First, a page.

On Tuesday, Nicky Schildkraut, a college composition teacher, started the Twitter hashtag #NotYourAdjunctSidekick to discuss issues associated with the work and lives of adjunct professors. The hashtag, which began in the spirit of similar recent movements on the social media site, invited former and current non-tenured instructors to share their experiences as frequently overworked, underpaid faculty members.Among other grievanes, users reported limited career paths for would-be professors, the lack of promotional opportunities and poor working conditions. All of this, instructors said, prevents them from teaching to the best of their abilities. A recent survey shows that 98% of adjunct professors think that they are “missing opportunities to better serve their students because of the demands of their schedule.” Al Jazeera America explains: The discussion comes in the wake of recent research showing that most adjunct professors work at poverty or near-poverty wages, as well as several high-profile stories detailing homelessness, lack of health insurance, and death among their ranks. … Recently, the plight of adjunct professors has caught the attention of Congress. The Democratic staff of the House Committee on Education and the Workforce released a report outlining research and anecdotal stories about working conditions for contingent faculty.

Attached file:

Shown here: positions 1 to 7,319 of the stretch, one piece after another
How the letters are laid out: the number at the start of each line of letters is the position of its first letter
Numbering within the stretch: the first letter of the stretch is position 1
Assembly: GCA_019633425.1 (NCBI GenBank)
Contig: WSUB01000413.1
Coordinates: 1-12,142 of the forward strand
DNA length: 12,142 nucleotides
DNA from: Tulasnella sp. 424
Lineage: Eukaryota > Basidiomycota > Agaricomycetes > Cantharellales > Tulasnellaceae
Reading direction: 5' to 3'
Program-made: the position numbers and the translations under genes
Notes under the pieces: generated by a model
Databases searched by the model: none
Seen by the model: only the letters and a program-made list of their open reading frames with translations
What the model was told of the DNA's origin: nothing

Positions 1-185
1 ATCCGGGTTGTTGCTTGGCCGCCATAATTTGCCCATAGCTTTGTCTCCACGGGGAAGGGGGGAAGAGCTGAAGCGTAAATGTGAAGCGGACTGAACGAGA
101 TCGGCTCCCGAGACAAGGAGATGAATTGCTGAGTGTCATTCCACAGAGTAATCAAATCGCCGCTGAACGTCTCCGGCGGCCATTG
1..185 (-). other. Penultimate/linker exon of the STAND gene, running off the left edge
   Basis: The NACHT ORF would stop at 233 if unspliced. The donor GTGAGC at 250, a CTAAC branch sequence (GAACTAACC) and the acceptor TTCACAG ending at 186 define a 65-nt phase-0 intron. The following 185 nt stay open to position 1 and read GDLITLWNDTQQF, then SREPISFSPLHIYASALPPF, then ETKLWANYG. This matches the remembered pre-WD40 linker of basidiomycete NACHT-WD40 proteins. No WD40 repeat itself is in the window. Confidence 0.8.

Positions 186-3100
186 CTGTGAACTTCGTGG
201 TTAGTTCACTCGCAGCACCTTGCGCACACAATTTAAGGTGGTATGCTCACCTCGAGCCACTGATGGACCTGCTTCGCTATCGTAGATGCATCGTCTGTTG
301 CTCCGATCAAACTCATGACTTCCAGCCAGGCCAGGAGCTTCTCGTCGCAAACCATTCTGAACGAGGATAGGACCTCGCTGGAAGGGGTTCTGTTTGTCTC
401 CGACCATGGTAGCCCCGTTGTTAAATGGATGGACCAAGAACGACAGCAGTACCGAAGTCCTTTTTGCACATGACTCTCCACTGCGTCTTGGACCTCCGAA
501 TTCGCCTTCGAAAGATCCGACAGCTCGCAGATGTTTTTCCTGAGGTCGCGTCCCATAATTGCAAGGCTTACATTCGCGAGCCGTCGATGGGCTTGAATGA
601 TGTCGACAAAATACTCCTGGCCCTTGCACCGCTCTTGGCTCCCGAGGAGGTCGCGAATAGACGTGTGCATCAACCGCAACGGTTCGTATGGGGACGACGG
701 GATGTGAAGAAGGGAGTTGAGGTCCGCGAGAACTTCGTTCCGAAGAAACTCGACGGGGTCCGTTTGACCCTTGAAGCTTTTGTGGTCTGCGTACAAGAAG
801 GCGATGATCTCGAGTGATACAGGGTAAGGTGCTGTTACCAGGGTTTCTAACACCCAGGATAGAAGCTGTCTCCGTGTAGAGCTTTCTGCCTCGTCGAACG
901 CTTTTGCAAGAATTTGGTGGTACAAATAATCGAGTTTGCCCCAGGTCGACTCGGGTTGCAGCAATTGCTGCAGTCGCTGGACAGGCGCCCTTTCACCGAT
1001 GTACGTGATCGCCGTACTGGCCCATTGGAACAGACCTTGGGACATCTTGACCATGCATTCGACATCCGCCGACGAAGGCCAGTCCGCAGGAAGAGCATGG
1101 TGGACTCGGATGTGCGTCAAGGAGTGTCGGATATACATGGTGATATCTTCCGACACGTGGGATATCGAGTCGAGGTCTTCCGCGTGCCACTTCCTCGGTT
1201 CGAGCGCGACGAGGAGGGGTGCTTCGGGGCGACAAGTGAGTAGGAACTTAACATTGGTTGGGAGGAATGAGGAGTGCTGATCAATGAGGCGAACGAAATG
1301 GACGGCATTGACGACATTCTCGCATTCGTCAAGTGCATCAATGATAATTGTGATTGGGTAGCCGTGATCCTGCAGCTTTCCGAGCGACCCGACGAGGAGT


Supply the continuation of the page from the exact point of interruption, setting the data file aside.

Ana Martinez is a Spring 2014 intern.